DVD Review: The Rivals , Bristol Old Vic

“Female punctuation forbids me to say more”

Not a huge amount of travelling for me this weekend but I’ve still got a big pile of DVDs to work my way through and so this Sunday evening, I sat down to this filmed version, by Heritage Theatre, of RB Sheridan’s The Rivals from the 2004 Bristol Old Vic production. It’s a rather popular play, we’ve seen a wickedly anarchic and amusing Celia Imrie-starring version at the Southwark Playhouse and a more traditional but impeccably acted version from Peter Hall in London in the last couple of years, so I was intrigued to see what this Rachel Kavanaugh-directed interpretation brought to the table.

It is an unfussy, uncluttered production – Peter MacKintosh’s evocative design making great use of perspective – which feels incredibly inclusive, even through the medium of film. Kavanaugh has her actors including the audience as an extra participant in all conversations so it feels we are constantly being confided in and party to all the gossip. It also helps that it is very well filmed, the quality is sharp and clear, there’s little unnecessary camera trickery or shots panning out to the audience, instead it focuses on a simple but strong representation of the action on stage, with key close-ups in all the right places: probably one of the best filmed theatre DVDs I’ve watched in that respect. Continue reading “DVD Review: The Rivals , Bristol Old Vic”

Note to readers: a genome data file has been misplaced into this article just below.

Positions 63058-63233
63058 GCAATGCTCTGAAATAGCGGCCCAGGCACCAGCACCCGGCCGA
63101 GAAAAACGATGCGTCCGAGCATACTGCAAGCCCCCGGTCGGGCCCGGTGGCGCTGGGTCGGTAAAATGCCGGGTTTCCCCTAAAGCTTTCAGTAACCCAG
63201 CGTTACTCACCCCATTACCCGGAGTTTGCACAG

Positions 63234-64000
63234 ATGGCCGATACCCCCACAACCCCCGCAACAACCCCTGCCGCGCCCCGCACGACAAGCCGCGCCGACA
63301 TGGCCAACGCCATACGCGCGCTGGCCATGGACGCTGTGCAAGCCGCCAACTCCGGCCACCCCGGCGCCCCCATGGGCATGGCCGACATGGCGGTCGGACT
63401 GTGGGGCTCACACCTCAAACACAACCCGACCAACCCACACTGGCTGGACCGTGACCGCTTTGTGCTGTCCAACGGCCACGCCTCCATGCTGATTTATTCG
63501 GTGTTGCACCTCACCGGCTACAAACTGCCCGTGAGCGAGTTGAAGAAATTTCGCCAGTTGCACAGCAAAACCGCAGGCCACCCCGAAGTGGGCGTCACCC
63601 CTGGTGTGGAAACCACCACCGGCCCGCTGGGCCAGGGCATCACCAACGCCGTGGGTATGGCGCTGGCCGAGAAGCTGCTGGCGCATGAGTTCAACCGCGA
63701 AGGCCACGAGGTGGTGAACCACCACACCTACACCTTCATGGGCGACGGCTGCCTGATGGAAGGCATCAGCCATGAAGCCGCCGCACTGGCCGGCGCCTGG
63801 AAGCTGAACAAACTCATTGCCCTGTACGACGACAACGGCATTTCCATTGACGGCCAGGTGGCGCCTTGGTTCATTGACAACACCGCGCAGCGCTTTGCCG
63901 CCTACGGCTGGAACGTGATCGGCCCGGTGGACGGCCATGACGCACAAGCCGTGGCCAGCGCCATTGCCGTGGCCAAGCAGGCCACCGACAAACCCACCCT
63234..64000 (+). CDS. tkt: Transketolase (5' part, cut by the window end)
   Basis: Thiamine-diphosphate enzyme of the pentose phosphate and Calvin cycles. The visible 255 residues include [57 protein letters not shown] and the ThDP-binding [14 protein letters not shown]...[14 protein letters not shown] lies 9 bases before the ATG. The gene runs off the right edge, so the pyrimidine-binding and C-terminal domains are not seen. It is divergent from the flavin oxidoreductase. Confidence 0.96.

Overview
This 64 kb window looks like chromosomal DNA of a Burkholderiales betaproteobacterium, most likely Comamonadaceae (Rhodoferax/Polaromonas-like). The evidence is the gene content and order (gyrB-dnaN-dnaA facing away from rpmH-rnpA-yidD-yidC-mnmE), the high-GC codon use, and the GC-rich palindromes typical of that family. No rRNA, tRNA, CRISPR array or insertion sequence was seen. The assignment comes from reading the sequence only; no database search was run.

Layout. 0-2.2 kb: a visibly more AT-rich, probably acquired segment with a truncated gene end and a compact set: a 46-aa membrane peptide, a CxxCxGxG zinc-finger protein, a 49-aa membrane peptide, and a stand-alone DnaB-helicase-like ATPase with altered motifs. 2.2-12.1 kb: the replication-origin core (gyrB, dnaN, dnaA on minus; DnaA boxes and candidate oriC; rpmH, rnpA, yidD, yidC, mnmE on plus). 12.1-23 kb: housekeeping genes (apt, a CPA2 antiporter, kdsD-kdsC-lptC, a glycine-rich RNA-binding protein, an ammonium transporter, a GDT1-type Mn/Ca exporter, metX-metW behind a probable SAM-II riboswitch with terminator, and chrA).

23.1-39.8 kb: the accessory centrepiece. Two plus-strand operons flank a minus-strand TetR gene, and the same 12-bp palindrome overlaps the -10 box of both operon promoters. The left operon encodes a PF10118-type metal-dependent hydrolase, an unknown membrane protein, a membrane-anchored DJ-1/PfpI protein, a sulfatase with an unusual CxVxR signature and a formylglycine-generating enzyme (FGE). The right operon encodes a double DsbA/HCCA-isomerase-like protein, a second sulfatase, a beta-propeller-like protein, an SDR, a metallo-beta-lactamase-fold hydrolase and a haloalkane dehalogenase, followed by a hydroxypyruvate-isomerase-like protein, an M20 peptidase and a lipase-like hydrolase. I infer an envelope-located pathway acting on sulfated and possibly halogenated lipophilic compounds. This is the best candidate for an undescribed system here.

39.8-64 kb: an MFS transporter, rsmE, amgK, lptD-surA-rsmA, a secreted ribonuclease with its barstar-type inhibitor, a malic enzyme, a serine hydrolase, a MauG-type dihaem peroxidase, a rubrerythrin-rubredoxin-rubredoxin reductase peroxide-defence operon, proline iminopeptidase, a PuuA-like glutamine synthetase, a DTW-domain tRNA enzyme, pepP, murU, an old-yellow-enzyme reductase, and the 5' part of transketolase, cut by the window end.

Review: Saint Joan, National Theatre

With Saint Joan, George Bernard Shaw took the well-known story of Joan of Arc, a young peasant girl eventually sainted, who led the French army to victory against the English during the Hundred Years War and was repaid for her trouble by being declared a witch and burnt at the stake since she believed that she was being guided by the voice of God in her head, and created an all-too-human story filling in the gaps in the history with tales of conflicting institutions, personality clashes and a keen sense of humour of what her life must have been like.

The play is remarkably even-handed in that it presents all sides of the argument and never really comes down on the side of either Joan or her oppressors. There are no goodies and baddies here, just a girl who believes God is speaking to her and the machinery of Church and State who will do anything to ensure their power remains stable: Shaw’s message is that uncontrolled individualism threatens the established order and is rarely tolerated. Continue reading “Review: Saint Joan, National Theatre”